Changing an RGB LED from a Mendix app

The Nordic Thingy:52 is a compact multi-sensor prototyping platform. It exposes a variety of configurable sensors and actuators over Bluetooth.

Modern versions of the Google Chrome browser support the Web Bluetooth API. This means we can write JavaScript that runs in a web browser to talk to Bluetooth devices. We can use this to get Chrome to talk to a Nordic Thingy:52.

The guys at Timeseries created a quick primer on How to get started with IoT using Mendix. Willem Van Zantvoort also gave a webinar that included using a Nordic Thingy:52. This demo only showed how to read data, not write.

Timeseries have released the Bluetooth (BLE) Connector module to the Mendix App Store. This allows developers to connect and write to Bluetooth devices from a Mendix app. These are exposed as JavaScript actions.

If we want to change the colour of the Nordic Thingy:52’s LED, how do we do this from a Mendix app?

We can use the DeviceConnect JavaScript Action in a Nanoflow to connect to a Nordic Thingy:52. The Bluetooth (BLE) Connector module doesn’t allow data to be written to a device. We need this functionality to tell the Nordic Thingy:52 what colour we want to the LED to show. So we will need to write our own JavaScript Action to do this.

Create the SetLED JavaScript Action

JavaScript Actions in Mendix are very easy to write. We create a JavaScript Action called SetLED. This needs to take 3 String parameters. A “primaryServiceUUID”, a “characteristicUUID”, and “mycolour”. The “primaryServiceUUID” describes what type of service we want to talk to. The “characteristicUUID” is the specific characteristic, in this case the LED. Finally, “mycolour” is the colour we want to show described as a CSS style rgb string (e.g. “rgb(10, 255, 10)”).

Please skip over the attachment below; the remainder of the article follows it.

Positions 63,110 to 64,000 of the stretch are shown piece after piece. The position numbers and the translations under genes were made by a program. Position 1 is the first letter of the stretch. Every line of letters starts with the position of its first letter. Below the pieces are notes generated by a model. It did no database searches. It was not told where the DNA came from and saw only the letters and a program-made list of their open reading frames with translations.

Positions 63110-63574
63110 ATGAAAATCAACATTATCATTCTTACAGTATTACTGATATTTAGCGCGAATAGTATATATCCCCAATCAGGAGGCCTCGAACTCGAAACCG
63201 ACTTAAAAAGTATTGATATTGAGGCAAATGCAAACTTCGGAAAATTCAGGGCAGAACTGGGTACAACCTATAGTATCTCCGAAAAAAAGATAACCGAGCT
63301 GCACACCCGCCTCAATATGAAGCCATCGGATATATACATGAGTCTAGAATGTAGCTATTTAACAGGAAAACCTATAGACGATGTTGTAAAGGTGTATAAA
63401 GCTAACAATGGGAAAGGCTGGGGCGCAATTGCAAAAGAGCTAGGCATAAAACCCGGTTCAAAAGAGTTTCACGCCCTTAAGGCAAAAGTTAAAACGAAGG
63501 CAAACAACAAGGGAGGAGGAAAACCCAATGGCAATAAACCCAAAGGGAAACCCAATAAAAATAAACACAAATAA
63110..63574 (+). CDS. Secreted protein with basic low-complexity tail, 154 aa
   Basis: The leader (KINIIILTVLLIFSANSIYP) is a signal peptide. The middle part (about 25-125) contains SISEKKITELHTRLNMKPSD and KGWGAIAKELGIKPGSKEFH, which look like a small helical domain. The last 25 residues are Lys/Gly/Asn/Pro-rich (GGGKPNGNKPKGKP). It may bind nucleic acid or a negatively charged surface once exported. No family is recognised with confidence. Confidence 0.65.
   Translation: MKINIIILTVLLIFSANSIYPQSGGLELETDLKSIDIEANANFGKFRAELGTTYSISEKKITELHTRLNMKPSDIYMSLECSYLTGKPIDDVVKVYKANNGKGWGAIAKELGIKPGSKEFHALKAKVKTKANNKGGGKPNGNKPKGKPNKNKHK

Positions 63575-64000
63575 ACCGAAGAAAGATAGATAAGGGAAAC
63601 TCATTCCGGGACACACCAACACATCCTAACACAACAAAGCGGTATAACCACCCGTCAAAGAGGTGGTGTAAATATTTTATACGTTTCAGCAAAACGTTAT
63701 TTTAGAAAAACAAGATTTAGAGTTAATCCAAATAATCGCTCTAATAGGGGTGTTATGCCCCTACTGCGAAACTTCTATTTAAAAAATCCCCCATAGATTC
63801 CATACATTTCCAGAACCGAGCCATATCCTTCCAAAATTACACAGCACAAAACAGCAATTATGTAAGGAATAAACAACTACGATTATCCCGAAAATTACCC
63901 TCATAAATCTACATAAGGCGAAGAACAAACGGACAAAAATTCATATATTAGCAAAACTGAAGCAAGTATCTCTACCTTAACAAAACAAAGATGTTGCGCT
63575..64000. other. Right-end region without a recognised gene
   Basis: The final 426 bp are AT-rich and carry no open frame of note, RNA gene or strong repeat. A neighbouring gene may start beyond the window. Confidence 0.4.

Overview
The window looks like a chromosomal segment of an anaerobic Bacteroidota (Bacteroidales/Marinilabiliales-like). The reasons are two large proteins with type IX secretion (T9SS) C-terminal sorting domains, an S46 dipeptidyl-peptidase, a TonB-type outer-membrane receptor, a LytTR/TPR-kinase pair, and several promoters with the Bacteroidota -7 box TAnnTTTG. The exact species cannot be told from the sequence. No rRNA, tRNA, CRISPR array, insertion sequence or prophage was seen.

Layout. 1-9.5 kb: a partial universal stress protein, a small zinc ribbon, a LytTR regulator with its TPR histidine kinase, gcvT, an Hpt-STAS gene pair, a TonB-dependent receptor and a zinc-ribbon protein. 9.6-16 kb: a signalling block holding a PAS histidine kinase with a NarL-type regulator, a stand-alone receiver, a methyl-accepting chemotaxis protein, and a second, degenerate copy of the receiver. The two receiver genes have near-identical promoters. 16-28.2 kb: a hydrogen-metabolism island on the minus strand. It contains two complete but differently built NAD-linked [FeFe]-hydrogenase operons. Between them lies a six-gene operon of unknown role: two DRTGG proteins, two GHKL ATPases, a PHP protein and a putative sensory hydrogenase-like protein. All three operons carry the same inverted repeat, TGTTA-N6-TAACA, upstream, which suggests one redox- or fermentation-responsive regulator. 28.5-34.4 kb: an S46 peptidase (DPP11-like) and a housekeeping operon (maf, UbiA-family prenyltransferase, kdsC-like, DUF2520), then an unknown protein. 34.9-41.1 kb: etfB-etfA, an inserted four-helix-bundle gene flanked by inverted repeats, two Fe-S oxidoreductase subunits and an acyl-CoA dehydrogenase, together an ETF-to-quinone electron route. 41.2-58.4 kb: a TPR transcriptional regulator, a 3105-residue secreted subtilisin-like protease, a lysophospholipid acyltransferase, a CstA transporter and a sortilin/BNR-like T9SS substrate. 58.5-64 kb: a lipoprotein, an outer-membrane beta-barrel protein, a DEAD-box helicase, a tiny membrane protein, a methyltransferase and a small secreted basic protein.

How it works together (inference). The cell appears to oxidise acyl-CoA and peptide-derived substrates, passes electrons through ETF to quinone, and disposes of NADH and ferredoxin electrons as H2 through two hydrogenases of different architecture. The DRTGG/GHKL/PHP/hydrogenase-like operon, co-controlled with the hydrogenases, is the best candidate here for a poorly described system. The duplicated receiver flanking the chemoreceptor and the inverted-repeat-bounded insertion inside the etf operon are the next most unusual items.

A Mendix JavaScript Action works by using a JavaScript promise to return data to a Nanoflow. Mendix has created a small scaffolded bit of JavaScript for us to change.

The first thing we need to do is to see if Bluetooth is supported. We do this by trying to access the window.gattServer. If it’s not available, we need to reject the Promise.

var gattServer = window.gattServer;
  if(gattServer){
    // Bluetooth available
  } else {
    return Promise.reject("No gatt server found");
  }

Now we need to try to access the LED characteristic on the device. We do this by creating a new Promise within which we get the primary service, then the LED characteristic. At this point we should be able to talk to the device and issue an instruction for the LED.